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Poems, prose, and the New Yorker
After James Merrill described Elizabeth Bishop as "a poet's poet's poet," reviewers repeated the witticism as if it were true. Actually, beginning with her first book, Bishop got awards and grants — that master poet politician Robert Lowell was in her co
Elizabeth Bishop goes pop
| February 04, 2011
Jenny Holzer's projections remake buildings
Jenny Holzer is not an architect, but in 2004, when she projected those words onto the stone facade of the Hotel Pennsylvania in Manhattan's Times Square, the historic building acquired a character it had never before seen.
| December 03, 2010
I asked the question this way: "Where would you want to be buried?" Not "do," but "would." That is to say if, by chance, you were to die, unlikely as that might be, where would you want to spend all of nonexistence?
Spooky? A bit, but Massachusetts's cemeteries are also the bucolic, final resting places of many great American writers.
| June 18, 2010
In rock ’n’ roll, it was possible to live in Harvard Square, be a musician — a local musician — and be able to pay your rent and find restaurants where you could eat and buy food and survive, and feel that there was a sense of . . . future, with hope and
Rock legend Peter Wolf serves dinner and verse to the Phoenix ’s poet .
| April 09, 2010
Best in their field
The jazz scene continues to struggle — along with everyone else — through hard times.
An early 2010 harvest
| January 01, 2010
Year in Books: Word plays
Here, listed alphabetically by author, are 10 of the best works of fiction, non-fiction, and poetry that the Phoenix wrote about in 2008.
Of werewolves and wastelands
| December 22, 2008
Living for a century is still a milestone; for a great and still-productive artist to do so is virtually unheard of.
Elliott Carter turns 100
| December 10, 2008
Selected and otherwise
Simic is a poet not of big gloomy poems but of small glooms and fears that haunt our waking lives and disturb our sleep.
A sheaf of post-April poetry and poets
| May 13, 2008
Orpheus in the afterworld
Tomsic’s last Boston recital was four years ago. We can’t afford to be without her this long.
Harbison and Mahler at the BSO, and the return of Dubravka Tomsic
| April 22, 2008
Bishop, after all
To enter a Bishop poem with the mind and senses wide open is to be scrubbed back to first principles.
The ‘poet’s poet’ gets canonized
| February 05, 2008
Lloyd Schwartz: the beat goes on
Classical-music critic Lloyd Schwartz recently marked his 30th year as a Phoenix contributor.
Letter from the Executive Editor
| January 30, 2008
Country for old men
A youthful 80-year-old Sir Colin Davis was back in front of the Boston Symphony Orchestra last weekend with one of the pieces he loves most.
Elgar’s The Dream of Gerontius, BMOP, Marc-André Hamelin, and Sasha Cooke
| January 29, 2008
Every teen mag worth its weight in heartthrobs can tell you what your notebook doodlings reveal about your personality.
Brushes with greatness
| January 02, 2008
Esteemed fiction writers, young stars, the Civil War, the ’60s, and the morass of contemporary geopolitics — it’s all here for reading during winter’s long, dark nights.
Novels from Peter Carey and Russell Banks, poetry from Elizabeth Bishop, and advice from Madeleine Albright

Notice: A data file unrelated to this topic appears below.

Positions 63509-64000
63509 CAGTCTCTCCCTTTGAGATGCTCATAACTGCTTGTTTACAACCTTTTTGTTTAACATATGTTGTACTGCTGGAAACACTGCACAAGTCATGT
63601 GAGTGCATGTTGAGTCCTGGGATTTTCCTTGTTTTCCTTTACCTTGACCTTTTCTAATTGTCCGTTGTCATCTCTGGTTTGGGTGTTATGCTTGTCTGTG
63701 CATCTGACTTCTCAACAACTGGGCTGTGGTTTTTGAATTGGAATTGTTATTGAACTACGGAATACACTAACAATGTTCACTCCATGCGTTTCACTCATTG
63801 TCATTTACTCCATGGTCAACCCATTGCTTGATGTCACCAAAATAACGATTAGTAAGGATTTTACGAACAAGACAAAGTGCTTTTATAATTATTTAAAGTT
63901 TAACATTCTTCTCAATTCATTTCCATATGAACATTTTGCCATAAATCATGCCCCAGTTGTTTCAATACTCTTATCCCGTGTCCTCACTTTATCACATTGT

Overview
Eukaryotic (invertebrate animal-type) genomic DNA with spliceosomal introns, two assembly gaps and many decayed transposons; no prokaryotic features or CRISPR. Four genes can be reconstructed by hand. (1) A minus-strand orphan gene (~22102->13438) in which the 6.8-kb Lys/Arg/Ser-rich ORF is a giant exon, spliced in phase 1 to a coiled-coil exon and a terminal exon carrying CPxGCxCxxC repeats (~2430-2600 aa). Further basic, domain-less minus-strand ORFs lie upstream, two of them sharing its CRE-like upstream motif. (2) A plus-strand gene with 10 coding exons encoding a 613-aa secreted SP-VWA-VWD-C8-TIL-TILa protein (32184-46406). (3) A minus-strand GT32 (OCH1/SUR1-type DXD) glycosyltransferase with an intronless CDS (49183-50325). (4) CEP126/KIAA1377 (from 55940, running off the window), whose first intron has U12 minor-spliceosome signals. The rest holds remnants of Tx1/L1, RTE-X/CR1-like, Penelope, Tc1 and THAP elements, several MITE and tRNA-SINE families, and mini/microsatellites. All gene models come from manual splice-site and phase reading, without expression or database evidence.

| December 21, 2007
Playing with your food
In 1977, two food-loving childhood friends named Ben Cohen and Jerry Greenfield signed up for a $5 Penn State correspondence course in ice-cream making, just for the hell of it.
Recreational cooking classes to satisfy every appetite
| October 25, 2007
Three for the road
Maybe it’s Larry Klein’s world and the rest of us just live in it.
Herbie Hancock, Renee Rosnes, and Luciana Souza
| August 21, 2007
"I don’t want to be here,” soprano Susan Larson lamented in her moving eulogy to her old friend and colleague Lorraine Hunt Lieberson.
Emmanuel’s memorial to Lorraine Hunt Lieberson; Angelika Kirchschlager at Jordan Hall; Rafael Frühbeck de Burgos and El Niño at the BSO
| December 12, 2006
The Paris Review Interview, Vol. 1 introduction by Philip Gourevitch
Picador, 524 pages, $16
| December 04, 2006
This article originally appeared in the March 19, 1993 issue of the Boston Phoenix.
Elliott Carter at 85, Pavarotti at Boston Garden, plus Russell Sherman and the Boston Philharmonic
| November 16, 2006
Harvard Square was very different 40 years ago.
Ground zero for so much, for so many
| November 15, 2006
Lorraine Hunt Lieberson
We were very lucky, here in Boston, to have had so many chances to hear Lorraine Hunt Lieberson, who died in Santa Fe last Monday at the age of 52.
| July 11, 2006
Novelist Valerie Martin has made a career of tackling the offbeat, the morally ambiguous, and the bizarre.
Valerie Martin digs into art’s dirty work
| June 02, 2006
My lovable, impossible friend of more than 30 years, the artist Ralph Hamilton, died on February 19, of complications from diabetes. He was only 59. It’s a very sad loss. He was one of Boston’s most original and searching painters and had been doing some
| March 09, 2006
"Champagne for my real friends, real pain for my sham friends!"
Getting acquainted with the other sparkling wines
| January 12, 2006
War and peace
Since September 11, publishers have been rushing to supply Americans with non-fiction books about the war on terror, the war in Iraq, and anything relating to the upheavals in the Middle East.
Books that travel from the Mecca to Memphis
| January 02, 2006
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